Wednesday, September 24, 2008

Hip - Contemporary - Evangelical = Apparently Not

My stomach hurts. In an article at, I read this sentence.
Set in a field amongst the St. Charles sprawl, Morning Star Church is part of the United Methodist Church, but it looks and feels more like a hip, contemporary evangelical congregation.

The underlying assumption? That a United Methodist Church couldn't possibly be "hip, contemporary," or "evangelical." It's as if the very idea that a mainline church could be doing something like Morning Star is doing in their worship services was just too mind-boggling for the writer to comprehend.

If you read the whole article, you'll see that it is about a really cool practice they have at Morning Star UMC. People are encouraged to send text messages to the church's cell phone during the sermon. These messages are screened and sent within seconds to the preacher's laptop computer. Mike then reads the questions and addresses some of them in his message. LOVE IT! Completely cool idea!

What makes my stomach hurt is the surprise expressed by the article - as in, "Y'all aren't going to believe this, but this is happening in a United Methodist congregation! Crazy, huh?" Since when is it so shocking that Methodists are evangelical? Arghh!

Is there anyone reading this who is still unconvinced that the public image of the mainline church is very seriously damaged? There are thousands and thousands of people who wouldn't even think of a denominational church as a place where their spiritual thirst might be quenched - not because of any animosity, but just because of simple ambivalence. It's not that they hate the church, it's just that they don't really care about it.

And without seeing the irony, it seems to many of us that the mainline is still doing battle to "win people" into their congregation. I can't even count how many times I've heard someone use the expression "win people for Christ." "Win people"? What? Evangelism isn't a fight anymore. We are not battling for people's souls; their souls are just fine, thank you. It's not really a fight when nobody is fighting against you, it's just a tantrum. You can't "fight against" ambivalence because people who are ambivalent ... um ... are ambivalent! This, incidentally, is another reason that my stomach hurts.

Morningstar UMC's innovations are exciting and definitely will help to convey the gospel in a language in which it can be heard. And in doing so they stand firmly in the Wesleyan evangelical tradition of "becoming more vile" in order to communicate the love and grace of God through Jesus Christ. (That's how John Wesley described the innovation of preaching on the street in his day, btw.)

I long for the day when the fact that a United Methodist Congregation is doing such creative, cool stuff does not result in "Crazy, huh?" but rather "There they go again!"

(btw - if you read the article, be sure to peruse the comments that people have left. There are some pretty interesting critiques of the practice that are worth reading.)


Adam said...

To me part of the problem is that so much of the Methodist church has no relevance to the average attender.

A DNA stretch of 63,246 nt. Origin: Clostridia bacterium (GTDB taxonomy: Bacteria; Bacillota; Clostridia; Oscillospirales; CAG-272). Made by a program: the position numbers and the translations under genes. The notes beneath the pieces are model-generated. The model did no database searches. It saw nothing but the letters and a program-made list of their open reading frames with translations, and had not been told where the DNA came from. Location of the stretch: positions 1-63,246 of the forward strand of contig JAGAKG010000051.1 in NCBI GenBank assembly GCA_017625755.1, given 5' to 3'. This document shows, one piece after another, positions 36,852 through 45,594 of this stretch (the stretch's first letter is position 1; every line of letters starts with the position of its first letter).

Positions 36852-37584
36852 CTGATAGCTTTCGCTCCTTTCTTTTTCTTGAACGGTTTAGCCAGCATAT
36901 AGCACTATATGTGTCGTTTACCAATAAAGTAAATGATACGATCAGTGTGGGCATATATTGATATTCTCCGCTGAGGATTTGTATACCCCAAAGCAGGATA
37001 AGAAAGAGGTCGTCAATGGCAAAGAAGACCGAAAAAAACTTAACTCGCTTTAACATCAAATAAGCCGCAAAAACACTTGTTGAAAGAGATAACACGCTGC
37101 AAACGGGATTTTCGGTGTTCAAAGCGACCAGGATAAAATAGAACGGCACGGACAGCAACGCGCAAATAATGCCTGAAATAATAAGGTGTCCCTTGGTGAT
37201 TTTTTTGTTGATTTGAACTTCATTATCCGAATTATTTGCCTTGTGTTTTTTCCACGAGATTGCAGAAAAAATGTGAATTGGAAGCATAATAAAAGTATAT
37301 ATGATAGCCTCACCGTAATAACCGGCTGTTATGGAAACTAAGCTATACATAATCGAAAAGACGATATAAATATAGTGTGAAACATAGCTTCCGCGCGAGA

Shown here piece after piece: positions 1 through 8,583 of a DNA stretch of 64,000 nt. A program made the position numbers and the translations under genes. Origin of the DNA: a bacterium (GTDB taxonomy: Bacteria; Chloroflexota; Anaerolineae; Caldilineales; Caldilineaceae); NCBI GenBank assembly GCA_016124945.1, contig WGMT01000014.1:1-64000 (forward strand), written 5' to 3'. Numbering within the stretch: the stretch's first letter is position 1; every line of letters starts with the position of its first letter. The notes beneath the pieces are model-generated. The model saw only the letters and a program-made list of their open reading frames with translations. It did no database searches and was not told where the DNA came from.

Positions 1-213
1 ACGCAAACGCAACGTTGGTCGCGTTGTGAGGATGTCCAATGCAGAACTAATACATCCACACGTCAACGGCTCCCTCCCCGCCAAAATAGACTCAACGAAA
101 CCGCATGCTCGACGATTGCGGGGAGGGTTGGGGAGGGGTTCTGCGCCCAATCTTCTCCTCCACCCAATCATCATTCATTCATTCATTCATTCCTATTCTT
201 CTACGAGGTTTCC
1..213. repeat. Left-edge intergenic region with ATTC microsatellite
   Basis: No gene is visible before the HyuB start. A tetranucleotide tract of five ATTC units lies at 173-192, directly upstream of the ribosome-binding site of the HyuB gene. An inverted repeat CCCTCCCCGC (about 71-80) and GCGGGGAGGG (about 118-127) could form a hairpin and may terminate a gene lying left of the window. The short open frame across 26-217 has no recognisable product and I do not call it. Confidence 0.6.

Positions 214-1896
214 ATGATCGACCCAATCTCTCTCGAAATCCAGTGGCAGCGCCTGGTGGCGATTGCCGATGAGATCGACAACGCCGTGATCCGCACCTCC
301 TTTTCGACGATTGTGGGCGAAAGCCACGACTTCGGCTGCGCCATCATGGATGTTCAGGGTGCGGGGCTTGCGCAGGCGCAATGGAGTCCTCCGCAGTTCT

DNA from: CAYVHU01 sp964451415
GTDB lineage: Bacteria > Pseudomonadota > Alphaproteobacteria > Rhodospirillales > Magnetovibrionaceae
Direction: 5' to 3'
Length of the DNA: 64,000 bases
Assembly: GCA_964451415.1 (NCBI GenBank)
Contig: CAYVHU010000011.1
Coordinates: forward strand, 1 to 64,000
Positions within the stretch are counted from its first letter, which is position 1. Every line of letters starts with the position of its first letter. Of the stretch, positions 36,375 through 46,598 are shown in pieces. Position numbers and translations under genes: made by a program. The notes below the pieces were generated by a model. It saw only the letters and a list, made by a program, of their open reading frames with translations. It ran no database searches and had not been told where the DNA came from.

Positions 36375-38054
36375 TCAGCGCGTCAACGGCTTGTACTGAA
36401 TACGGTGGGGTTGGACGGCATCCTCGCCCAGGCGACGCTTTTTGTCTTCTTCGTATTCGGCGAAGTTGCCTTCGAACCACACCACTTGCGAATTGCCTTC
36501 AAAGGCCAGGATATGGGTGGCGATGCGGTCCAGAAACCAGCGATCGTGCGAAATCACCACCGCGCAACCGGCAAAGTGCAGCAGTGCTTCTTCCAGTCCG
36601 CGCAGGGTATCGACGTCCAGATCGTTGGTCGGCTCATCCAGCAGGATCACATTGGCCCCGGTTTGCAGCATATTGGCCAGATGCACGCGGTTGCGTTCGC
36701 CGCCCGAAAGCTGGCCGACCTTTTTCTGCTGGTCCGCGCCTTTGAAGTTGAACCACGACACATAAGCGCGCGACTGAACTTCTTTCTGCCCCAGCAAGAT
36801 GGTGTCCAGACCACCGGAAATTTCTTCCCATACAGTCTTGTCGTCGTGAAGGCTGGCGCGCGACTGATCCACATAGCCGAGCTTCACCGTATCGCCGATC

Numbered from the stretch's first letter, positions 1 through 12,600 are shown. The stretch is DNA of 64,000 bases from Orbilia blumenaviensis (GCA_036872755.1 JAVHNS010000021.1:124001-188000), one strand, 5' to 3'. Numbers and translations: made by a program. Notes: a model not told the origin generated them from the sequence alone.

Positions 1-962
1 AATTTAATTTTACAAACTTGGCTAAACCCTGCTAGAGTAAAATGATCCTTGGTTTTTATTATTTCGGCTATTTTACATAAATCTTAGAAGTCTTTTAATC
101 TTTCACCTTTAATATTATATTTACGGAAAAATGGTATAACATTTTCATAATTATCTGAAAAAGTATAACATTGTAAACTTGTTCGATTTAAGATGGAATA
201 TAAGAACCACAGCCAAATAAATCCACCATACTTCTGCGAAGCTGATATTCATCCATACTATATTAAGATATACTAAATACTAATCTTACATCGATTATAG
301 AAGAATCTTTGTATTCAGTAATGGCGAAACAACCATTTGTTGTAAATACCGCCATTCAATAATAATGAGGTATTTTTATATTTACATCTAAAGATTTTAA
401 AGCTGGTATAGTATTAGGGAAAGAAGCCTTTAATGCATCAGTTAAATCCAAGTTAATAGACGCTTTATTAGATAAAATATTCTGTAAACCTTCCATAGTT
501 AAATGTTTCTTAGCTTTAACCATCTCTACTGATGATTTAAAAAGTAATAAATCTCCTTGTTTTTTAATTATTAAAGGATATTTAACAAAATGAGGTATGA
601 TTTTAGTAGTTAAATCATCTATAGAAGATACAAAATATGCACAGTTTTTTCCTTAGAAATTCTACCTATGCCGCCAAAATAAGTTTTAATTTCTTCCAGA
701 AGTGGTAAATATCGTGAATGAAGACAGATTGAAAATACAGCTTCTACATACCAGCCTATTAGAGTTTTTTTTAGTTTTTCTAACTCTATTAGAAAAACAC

Most people at Living Word would have no idea what the Bishop/DS/Conference Lay Leader/a million other people's name is or what they actually do- besides move the Pastor, if they know that much.

Case in point, we're required to send in names of lay leaders to the conference, including a "UMYF President". We don't call anything in youth ministry UMYF and we don't function with elections, etc. So I arbitrarily wrote down one of the students name's, and now we refer to him as our president and it's pretty funny.

So part of me doesn't blame the perceptions, because there is so much ambivalence even within the congregations themselves about the larger hierarchy of Methodism.

Kory said...

You've now officially made my Facebook quotes. You should feel honored.


Larry B said...

I'm one of those reading the article thinking that the image of the mainline church isn't that damaged. There is plenty of criticism floating through the popular press of the "hip contemporary evangelical" churches too.

It's simply good journalistic technique to use contrast and comparison to build a story - I don't think it's an in depth analysis of what's wrong with mainline denominations. The hip comment is used to give the reader some familiar context based on popular imagery.

I hope that we don't fall into the trap of believing that the secular press and popular imagery defines us or needs to define us.

Kansas Bob said...

Churches like are making the UMC cool.. my 28 year old single son likes it.. it is relevant and inspirational.. heck my wife and I have thought about going.. hmmm.. maybe it's not so cool after all :)

Adam Caldwell said...

Larry I think you bring up a great point...and Mustoe I love you but I am really beginning to revile the word "relevant". Since when does outside culture drive our inner church culture? Yes, I do feel comfortable using the language of "outside"-"inside" here. People have to move somewhere when they come to Christ. Screw relevance in my opinion...let's make it harder to understand...seems to be what Jesus did...let's give people plenty of opportunities to assess whether they want to join the church instead of salivating like lap dogs anytime it is mentioned, seems to be what the early church did...I don't know...random thoughts before Hebrew...